In 2016, 43.7 per cent of Australian adults volunteered a total of 932 million hours — Adrian Arndt discusses the concept of paying it forward.
VOLUNTEERS. We see them everywhere — sporting clubs, schools, canteens, charities.
People that give of themselves to make a difference for others. People that often go without praise or thanks but turn up, time and time again. Volunteers: they are an interesting species.
In a society often driven by consumerism and a burgeoning millennial population, the humble volunteer presents a unique paradox. The millennial population, often characterised as social media obsessed, yet also socially aware and concerned about the footprint we leave for the next generation. It all seems a little bit ironic.
I am proud to say I am a millennial and a volunteer, as are a number of people close to me. Everyone volunteers for a range of reasons and for a range of causes, but at the heart of it, people generally volunteer to make a difference. Recent statistics released by Giving Australia indicate the percentage of Australian adults who have volunteered in some capacity has increased over the last decade. In 2016, 43.7 per cent of Australian adults volunteered a total of 932 million hours. To put that in some context, the number of hours Australian adults volunteered, in 2016, equates to 86,000 around-the-world swims.
There is a theory that it takes 10,000 hours of practice to perfect something and there are many motivated people who subscribe to this and apply it to their everyday lives. This concept of motivation is an interesting one when it comes to volunteering. What motivates people to spend millions of hours each year helping others? Is it purely about giving back, or is there more to it than that?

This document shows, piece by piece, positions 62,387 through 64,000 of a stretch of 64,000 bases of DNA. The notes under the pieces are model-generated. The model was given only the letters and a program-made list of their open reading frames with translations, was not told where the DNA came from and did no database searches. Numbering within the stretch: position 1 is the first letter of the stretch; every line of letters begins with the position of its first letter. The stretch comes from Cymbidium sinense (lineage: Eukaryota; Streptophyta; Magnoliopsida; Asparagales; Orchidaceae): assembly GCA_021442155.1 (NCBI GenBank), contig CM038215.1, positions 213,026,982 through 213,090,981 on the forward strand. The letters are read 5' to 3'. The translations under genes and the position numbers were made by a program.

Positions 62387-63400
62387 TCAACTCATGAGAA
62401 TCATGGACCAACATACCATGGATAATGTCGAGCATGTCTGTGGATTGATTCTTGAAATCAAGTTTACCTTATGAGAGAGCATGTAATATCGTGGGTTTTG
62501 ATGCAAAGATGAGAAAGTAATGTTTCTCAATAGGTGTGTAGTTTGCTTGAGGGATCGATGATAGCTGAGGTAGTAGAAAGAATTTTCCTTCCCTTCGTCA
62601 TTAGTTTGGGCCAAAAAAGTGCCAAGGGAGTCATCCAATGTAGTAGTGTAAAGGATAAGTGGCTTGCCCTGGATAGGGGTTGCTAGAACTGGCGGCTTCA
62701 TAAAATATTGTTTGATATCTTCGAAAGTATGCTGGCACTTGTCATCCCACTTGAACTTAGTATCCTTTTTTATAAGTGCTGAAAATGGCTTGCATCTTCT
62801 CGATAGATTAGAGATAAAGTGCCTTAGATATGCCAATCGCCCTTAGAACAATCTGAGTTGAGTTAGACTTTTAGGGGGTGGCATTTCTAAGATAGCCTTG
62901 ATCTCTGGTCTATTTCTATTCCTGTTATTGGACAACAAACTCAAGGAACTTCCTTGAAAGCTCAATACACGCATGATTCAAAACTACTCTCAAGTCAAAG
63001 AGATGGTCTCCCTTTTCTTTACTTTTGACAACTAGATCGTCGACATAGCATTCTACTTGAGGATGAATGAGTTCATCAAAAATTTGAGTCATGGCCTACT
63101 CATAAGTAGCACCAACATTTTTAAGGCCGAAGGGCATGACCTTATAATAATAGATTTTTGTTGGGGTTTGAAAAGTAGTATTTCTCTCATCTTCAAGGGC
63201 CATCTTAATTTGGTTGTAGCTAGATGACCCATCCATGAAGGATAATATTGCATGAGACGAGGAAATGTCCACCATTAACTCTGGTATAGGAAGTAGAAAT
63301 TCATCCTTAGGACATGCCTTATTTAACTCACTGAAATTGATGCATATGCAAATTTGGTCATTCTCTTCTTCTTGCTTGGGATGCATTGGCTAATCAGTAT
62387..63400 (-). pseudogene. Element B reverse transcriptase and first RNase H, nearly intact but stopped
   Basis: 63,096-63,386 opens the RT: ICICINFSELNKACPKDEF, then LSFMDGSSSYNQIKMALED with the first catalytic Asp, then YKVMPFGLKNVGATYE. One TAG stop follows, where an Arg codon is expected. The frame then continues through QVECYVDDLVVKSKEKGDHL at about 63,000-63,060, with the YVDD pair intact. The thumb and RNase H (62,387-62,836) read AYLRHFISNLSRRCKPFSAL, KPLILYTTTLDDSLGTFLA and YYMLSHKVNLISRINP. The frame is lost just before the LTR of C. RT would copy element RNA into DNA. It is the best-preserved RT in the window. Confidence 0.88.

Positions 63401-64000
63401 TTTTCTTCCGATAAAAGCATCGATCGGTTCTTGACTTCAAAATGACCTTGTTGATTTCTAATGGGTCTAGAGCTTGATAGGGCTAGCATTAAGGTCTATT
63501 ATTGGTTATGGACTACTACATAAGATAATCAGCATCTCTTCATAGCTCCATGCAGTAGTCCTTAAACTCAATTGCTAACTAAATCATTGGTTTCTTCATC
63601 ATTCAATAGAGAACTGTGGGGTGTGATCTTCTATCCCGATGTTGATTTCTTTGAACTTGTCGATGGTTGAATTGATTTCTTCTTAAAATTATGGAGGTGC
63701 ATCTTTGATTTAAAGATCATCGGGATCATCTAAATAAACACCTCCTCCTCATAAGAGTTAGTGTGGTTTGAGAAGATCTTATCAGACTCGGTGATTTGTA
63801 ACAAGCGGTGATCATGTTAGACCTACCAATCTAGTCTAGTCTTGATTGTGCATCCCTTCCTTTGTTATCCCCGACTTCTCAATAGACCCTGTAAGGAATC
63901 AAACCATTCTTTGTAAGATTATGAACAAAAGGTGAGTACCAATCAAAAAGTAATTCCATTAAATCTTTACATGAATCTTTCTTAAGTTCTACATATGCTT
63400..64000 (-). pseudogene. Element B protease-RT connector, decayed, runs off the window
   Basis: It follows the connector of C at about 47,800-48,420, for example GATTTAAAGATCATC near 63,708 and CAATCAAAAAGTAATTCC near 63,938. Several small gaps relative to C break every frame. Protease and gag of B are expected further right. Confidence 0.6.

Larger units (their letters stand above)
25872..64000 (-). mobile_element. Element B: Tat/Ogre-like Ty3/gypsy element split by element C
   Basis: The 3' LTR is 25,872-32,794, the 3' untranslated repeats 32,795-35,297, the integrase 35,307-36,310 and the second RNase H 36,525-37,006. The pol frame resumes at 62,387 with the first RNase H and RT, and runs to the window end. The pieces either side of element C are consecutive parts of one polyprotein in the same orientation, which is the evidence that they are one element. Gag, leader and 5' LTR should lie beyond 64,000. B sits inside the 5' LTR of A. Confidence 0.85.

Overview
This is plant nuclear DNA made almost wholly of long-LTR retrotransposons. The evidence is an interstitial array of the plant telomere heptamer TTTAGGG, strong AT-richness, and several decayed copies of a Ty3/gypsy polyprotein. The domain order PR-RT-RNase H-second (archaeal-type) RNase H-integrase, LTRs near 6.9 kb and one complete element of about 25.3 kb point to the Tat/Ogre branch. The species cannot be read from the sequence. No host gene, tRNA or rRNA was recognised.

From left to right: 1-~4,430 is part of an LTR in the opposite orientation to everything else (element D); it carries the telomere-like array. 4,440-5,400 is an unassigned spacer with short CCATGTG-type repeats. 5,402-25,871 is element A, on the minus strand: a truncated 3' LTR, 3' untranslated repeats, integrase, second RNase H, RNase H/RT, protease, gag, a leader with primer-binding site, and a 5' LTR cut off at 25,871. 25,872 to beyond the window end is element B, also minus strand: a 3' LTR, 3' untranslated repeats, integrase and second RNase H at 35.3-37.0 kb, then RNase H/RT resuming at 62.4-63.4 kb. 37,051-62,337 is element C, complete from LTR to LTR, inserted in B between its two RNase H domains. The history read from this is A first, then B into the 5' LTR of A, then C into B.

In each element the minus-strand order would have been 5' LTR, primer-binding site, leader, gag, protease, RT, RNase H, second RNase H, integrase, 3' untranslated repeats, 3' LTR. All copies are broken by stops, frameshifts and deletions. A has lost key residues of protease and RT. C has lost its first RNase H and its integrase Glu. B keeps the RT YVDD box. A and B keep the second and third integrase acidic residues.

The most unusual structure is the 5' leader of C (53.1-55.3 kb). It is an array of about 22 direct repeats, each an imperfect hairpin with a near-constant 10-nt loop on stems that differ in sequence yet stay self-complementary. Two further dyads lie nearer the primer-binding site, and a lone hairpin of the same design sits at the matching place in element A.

I am the first to admit that volunteering isn’t for everyone and I don’t think there is anything wrong with that. Though for the people that do volunteer, I believe that as much as they give of themselves, there is often more gained in return. People giving of themselves to help others, but in actual fact gaining things from the experience.
I happily admit that I have gained many things from volunteering. Apart from the warm and fuzzy stuff, an insight into the hardships people suffer, through no fault of their own, has made me a better person — a person who is more appreciative of my own circumstances and an advocate for those who don’t always get a voice. You can almost think of it as a bit of an "exchange": giving of your time to support a cause and, in return, benefiting from the experience.
The notion of this exchange doesn’t sit comfortably with everyone and, in some ways, is a challenge to the stereotypical volunteer. However, whatever way you look at it, volunteering is an opportunity for everyone to benefit.
When thinking about volunteering, the phrase "paying it forward" is one that often comes to mind. Today, I am a person with the ability and desire to volunteer and help people. Tomorrow, or at some point later in my life, I will be sitting in the other camp as the recipient of someone else’s volunteering effort. That concept of an exchange, for me, is pretty clear.
This work is licensed under a Creative Commons Attribution-NonCommercial-NoDerivs 3.0 Australia License